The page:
Park pivots in a safe location
When choosing a location to park the system for the winter, consider the three most common potential sources of winter damage: Wire theft is less likely in a visible but inaccessible area of the field; Wind damage is less likely if pivot points into or away from the wind direction rather than perpendicular to wind direction; and squirrels and other rodent damage to span wire is rare when pivots are a few hundred feet from the tree line.
Get rid of the brush and branches near equipment
Squirrel and chipmunk damage to span-wire and gasket can be minimize by removing limbs near equipment parked for the winter preventing animals jumping between trees and the structure. Trimming trees and removing brush near control panels and disconnect boxes reduces the chance of rodent damage. Removing woodchucks from the vicinity of pivot and pumping plant pads or electrical box can also help prevent damage.
Drain pivots and solid set systems
Most of the currently designed pivots have automatic frost drains that drain the main overhead pipe. Solid set systems may have automatic drains but you should always inspect that water has been eliminated from the pump to the furthest ends of the system. Plugged automatic frost drains can lead to major repairs if not caught in a fall inspection. Rock traps need to be cleaned and drained, some designs may accumulate water condensing in the pipe over the winter leading to freeze cracks in rock traps that are emptied and put back in place. To avoid this issue many producers install a piece of hardware cloth held in place by the lock ring to allow condensate to leave the system. Pivot supply lines, end gun supply and hydro control hoses are often installed to allow drainage but the hose may sag and trap water which can lead to damage. Remember to cap all large openings into the system to prevent bird nesting.
Lower water levels in underground piping systems
Few underground piping systems require complete draining to protect from freezing in most of Michigan and Indiana. Lowering the water within the system so that the water is two to three feet below soil surface will prevent freeze damage in most situations. Water can be pushed out of the system by compressed air pumps available from most irrigation dealers or may be pumped from the underground pipe system using a common fertilizer style transfer pump. As a Michigan State University Extension and Purdue Extension irrigation educator, I have found an easy way to do this is by using a gas powered transfer pump at the lowest access point in the underground piping system. A one and one forth inch tube slid down inside a riser or two inch access in the manifold where air relief is, can be piped to the intake of the pump.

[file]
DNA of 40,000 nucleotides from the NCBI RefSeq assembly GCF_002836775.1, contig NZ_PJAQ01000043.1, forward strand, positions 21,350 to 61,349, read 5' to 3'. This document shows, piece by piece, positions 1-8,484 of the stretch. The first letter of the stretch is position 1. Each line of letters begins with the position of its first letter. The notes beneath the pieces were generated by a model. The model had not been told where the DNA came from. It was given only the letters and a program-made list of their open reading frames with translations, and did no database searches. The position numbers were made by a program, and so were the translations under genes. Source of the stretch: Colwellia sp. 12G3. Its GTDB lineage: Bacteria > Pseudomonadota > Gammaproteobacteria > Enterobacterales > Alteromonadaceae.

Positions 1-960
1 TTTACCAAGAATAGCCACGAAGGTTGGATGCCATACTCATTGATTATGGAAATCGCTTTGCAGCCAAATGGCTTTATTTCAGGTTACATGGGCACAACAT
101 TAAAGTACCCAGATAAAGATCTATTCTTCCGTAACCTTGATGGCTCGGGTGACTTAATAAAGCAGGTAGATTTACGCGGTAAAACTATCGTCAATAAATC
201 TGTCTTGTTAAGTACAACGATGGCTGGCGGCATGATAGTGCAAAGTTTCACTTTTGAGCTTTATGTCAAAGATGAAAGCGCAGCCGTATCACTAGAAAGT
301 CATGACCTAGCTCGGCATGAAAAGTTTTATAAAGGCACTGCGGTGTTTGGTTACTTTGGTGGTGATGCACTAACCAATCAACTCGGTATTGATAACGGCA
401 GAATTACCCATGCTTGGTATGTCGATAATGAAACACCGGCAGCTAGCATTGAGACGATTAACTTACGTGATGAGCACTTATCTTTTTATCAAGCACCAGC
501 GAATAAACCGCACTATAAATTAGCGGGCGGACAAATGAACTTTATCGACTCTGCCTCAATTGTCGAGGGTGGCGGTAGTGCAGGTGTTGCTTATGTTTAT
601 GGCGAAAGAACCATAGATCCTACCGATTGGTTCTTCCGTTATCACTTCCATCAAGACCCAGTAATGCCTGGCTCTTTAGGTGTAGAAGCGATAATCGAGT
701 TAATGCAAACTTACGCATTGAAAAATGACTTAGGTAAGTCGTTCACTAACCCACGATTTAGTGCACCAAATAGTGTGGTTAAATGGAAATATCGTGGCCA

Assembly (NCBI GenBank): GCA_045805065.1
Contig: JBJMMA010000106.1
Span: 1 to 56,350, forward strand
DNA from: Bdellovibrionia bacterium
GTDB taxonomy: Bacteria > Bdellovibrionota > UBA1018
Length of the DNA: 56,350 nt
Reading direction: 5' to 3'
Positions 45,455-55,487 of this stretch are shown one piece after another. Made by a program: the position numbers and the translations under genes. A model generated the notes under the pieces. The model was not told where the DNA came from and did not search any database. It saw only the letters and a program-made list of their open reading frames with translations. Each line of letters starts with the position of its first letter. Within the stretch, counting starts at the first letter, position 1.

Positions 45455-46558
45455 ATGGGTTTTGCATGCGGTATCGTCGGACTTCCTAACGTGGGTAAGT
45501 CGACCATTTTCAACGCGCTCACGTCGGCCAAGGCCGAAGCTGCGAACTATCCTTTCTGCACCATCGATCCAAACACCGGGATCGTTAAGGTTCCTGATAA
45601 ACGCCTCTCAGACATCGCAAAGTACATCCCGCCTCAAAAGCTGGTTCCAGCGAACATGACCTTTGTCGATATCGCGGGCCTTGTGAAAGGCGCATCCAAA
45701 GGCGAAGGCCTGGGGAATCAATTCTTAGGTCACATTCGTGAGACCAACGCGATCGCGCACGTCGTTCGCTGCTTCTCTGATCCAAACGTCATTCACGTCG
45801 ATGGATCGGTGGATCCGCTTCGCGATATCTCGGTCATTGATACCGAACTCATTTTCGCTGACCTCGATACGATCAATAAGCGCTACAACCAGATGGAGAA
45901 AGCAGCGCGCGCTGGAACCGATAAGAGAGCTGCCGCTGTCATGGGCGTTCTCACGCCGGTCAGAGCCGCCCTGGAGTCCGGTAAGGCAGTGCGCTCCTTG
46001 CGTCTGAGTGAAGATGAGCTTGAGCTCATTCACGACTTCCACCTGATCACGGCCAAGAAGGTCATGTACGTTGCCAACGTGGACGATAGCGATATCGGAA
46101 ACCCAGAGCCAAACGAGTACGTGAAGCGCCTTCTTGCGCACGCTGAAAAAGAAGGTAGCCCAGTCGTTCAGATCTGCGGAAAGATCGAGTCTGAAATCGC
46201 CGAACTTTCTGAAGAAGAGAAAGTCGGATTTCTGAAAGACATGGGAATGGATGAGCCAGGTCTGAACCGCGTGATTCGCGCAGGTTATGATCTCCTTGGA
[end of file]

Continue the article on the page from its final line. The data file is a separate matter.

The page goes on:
Drain travelers and big guns
Travelers and stationary big guns often have portions of their system that hold water. Drain and roll-up hoses, unhook and drain ends couplers and drain water drive piston and motors/impeller drive systems that may be damaged by freezing.
Trickle and drip lines and tape
Trickle and drip lines and tape are designed to be self-draining but manifolds and supply systems need attention to make sure no water pockets remain to freeze. Winter rodent damage can turn usable drip tape and trickle line into junk rapidly. Lines that are to be moved for next year are best stored in the barn. Lines over wintering in the field stand less rodent damage if not covered by plastic, plant material or mulch.
Pump down or drain underground pipe lines
Most underground pipe lines are buried deep enough to prevent freeze damage but they often require pumping or draining enough water from them to empty the upper portion of Z-pipe risers and pump manifolds. This is typically done by purging the system with air or modifying a fertilizer transfer pump to pump system at its lowest outlet or inlet points. Remember to cap all pipe inlets and outlets to prevent animals from entering.
Drain the pumping plant
Drain pumps and manifolds to the lowest point they can hold water. Replace brass drain plugs if damaged. Good designed pumping installations will be easy to drain without striping drain plug threads or the need for air purging. Inspect gauges, supply and control wires for needed repairs. Service the engine with attention to engine oil, bearing and seal lubrication. Check the cooling system for adequate anti-freeze level and concentration. Drain the fuel tank to reduce water accumulation in fuel tank and potential theft.
Inspect and lock down electrical power supplies
Inspect each electrical box in the system from power supply to the last pivot or disconnect on system line for damage and holes that may be accessible for rodents. Sealing small holes helps keep rodent damage to a minimum. Both snakes and mice have even been known to crawl into electrical boxes and control panels through small hole or underground conduit with unprotected ends resulting in electrical fire and damage. Locking down electrical power supplies helps prevent vandals from turning wells and pivots on midwinter and minimizes potential electrical system damage. Now is an excellent time to inspect grounding, system test resistance and make repairs.
Create a winter work list for each system
While it is fresh in your memory list the improvements and repairs needed for each system. As you are inspecting and winterizing your system, add any other areas needing attention to the list of repairs needed. Assign the repair to someone whether it is your people or the local irrigation dealer repair crew, the sooner it gets into the plan the better and more efficient it can be.
This article was published by Michigan State University Extension. For more information, visit http://www.msue.msu.edu.